STANLEY ADAMS, who once won international praise for exposing illegal price-fixing by a major drugs company, was jailed for 10 years yesterday for hiring a hitman to kill his wife.
The jury took less than two hours to convict Adams of soliciting Tony Cox, a former member of a secret British Army unit in Northern Ireland, to kill his third wife, Deborah, so that he could claim pounds 500,000 in life insurance.
Judge Peter Fallon told Adams: 'You have been found guilty by the jury on the clearest possible evidence. It is true that you destroyed a very good reputation as a result of this offence.
'No one hearing what has gone on in this court can conclude other than that this was a wicked, calculated and despicable offence to end your wife's life for substantial financial gain.'
Bristol Crown Court was told that Adams, 66, of Chilthorne Domer, near Yeovil, Somerset, had offered pounds 10,000 to Mr Cox, who had replied to an advertisement for a mercenary which the defendant had placed in a magazine.
Adams told Mr Cox that he was acting as an intermediary for people who wanted a relative, who was suffering from cancer, murdered. The former soldier told police who soon realised that the intended victim was Mrs Adams, 45.
Telephone calls were recorded and letters monitored by the police as the two men discussed the shooting which was to have taken place on the Greek island of Kos last year. Adams booked a holiday for himself and his wife there.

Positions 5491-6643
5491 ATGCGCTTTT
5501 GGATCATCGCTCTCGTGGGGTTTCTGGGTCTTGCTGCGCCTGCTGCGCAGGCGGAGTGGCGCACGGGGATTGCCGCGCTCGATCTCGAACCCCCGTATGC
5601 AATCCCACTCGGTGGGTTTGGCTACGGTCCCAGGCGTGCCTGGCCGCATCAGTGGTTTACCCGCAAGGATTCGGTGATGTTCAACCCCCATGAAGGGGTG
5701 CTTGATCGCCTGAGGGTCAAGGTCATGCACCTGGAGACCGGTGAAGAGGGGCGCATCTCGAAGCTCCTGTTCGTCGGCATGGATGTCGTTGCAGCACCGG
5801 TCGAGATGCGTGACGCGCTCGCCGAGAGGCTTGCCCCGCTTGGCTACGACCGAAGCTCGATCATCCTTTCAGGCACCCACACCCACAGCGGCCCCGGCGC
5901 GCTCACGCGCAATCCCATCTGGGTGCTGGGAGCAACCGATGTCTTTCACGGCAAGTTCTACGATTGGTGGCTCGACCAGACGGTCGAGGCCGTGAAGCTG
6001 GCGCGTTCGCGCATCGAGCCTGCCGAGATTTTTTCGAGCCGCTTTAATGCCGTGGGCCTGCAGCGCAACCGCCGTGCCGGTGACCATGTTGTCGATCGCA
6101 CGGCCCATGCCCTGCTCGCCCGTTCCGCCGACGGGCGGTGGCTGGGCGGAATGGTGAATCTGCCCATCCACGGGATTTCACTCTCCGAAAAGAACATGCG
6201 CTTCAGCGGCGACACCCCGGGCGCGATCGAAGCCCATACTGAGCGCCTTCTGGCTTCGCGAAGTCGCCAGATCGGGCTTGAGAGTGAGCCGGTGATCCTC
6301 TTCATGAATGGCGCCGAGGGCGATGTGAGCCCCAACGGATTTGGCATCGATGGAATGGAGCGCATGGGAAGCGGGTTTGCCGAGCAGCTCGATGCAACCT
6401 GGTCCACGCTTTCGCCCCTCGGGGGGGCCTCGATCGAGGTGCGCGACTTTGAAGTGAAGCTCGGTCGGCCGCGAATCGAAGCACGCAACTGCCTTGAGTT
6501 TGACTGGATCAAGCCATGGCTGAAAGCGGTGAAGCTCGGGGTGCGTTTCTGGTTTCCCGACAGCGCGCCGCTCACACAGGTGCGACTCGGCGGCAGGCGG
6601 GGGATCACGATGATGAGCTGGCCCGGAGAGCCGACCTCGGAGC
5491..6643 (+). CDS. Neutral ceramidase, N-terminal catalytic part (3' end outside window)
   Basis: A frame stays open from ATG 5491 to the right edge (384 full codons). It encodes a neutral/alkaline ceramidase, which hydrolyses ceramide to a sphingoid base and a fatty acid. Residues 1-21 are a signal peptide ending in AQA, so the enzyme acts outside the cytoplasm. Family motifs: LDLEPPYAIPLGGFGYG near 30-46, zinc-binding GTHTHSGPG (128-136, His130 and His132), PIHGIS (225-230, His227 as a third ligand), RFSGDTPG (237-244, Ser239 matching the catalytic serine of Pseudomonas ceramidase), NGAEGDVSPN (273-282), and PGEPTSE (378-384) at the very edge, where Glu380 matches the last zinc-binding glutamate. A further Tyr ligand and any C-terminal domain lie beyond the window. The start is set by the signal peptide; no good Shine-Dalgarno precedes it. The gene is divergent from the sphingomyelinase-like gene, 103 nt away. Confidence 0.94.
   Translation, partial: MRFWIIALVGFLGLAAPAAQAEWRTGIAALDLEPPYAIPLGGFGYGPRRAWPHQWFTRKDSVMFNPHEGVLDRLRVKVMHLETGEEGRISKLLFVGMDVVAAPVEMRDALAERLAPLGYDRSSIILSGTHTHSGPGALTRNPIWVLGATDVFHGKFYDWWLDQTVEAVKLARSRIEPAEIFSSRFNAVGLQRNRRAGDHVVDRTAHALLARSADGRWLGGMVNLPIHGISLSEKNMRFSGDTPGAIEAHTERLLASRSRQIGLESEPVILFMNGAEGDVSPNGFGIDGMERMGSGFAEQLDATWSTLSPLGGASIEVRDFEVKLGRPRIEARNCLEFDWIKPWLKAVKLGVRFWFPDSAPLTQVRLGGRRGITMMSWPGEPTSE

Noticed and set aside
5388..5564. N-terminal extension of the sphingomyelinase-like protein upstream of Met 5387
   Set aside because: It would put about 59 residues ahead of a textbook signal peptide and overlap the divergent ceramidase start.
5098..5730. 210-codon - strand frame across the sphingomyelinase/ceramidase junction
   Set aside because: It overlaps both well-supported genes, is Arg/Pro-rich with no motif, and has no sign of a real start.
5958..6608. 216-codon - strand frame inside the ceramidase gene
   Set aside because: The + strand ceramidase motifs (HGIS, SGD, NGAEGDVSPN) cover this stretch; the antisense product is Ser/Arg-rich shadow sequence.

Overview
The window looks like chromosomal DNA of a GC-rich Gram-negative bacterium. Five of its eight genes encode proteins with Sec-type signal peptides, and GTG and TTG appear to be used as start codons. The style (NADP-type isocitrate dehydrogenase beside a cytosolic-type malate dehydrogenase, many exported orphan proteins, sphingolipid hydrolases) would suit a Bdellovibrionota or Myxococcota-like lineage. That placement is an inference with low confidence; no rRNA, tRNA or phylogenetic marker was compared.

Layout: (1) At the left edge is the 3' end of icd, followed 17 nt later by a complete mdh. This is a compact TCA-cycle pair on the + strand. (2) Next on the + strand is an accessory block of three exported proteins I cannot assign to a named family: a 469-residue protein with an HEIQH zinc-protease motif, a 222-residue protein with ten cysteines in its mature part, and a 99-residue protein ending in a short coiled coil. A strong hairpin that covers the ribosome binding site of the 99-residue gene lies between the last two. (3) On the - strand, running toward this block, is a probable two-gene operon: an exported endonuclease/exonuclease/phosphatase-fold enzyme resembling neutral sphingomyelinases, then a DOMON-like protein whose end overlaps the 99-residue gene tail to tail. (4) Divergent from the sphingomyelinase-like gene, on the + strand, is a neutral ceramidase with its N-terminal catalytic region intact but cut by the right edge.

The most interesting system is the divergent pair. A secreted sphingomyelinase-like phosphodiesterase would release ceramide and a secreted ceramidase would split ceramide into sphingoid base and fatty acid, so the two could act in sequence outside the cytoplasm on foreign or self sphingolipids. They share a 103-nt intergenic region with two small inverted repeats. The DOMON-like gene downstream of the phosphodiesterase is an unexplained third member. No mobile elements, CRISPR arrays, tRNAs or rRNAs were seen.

He was arrested after a meeting with Mr Cox in Bristol two months before the holiday, and it was later discovered that he had doubled his wife's life insurance policies to pounds 500,000 without her knowledge, and that he had financial problems.
The defendant claimed in court that he had contacted Mr Cox because he wanted him to frighten his wife's sister-in-law, Jennifer Shepherd, after a row over an inheritance. He said he decided to drop the plan but did not tell Mr Cox because he was scared of him.
In 1973, Adams revealed to the European Economic Community that Hoffman-La Roche, the giant Swiss-based drugs company for which he worked, was breaking the law by price-fixing.
The company was fined, but the EEC told Hoffman-La Roche who its source was and Adams was arrested in Switzerland. His second wife committed suicide while he was in prison and he was later awarded pounds 200,000 compensation.
He became a hero, particularly to those on the political left and, after coming to live in Britain, the Maltese-born businessman was elected Chancellor of St Andrew's University. He also lectured on business ethics.
During the case it was revealed that Mr Cox was a former member of an undercover British Army unit in Northern Ireland, called the Military Reaction Force, which is now being investigated over the killing of a civilian.
Because of fears for his personal safety, Mr Cox gave evidence from behind a screen and the press and public had to leave the court while he was brought in through the judge's entrance.
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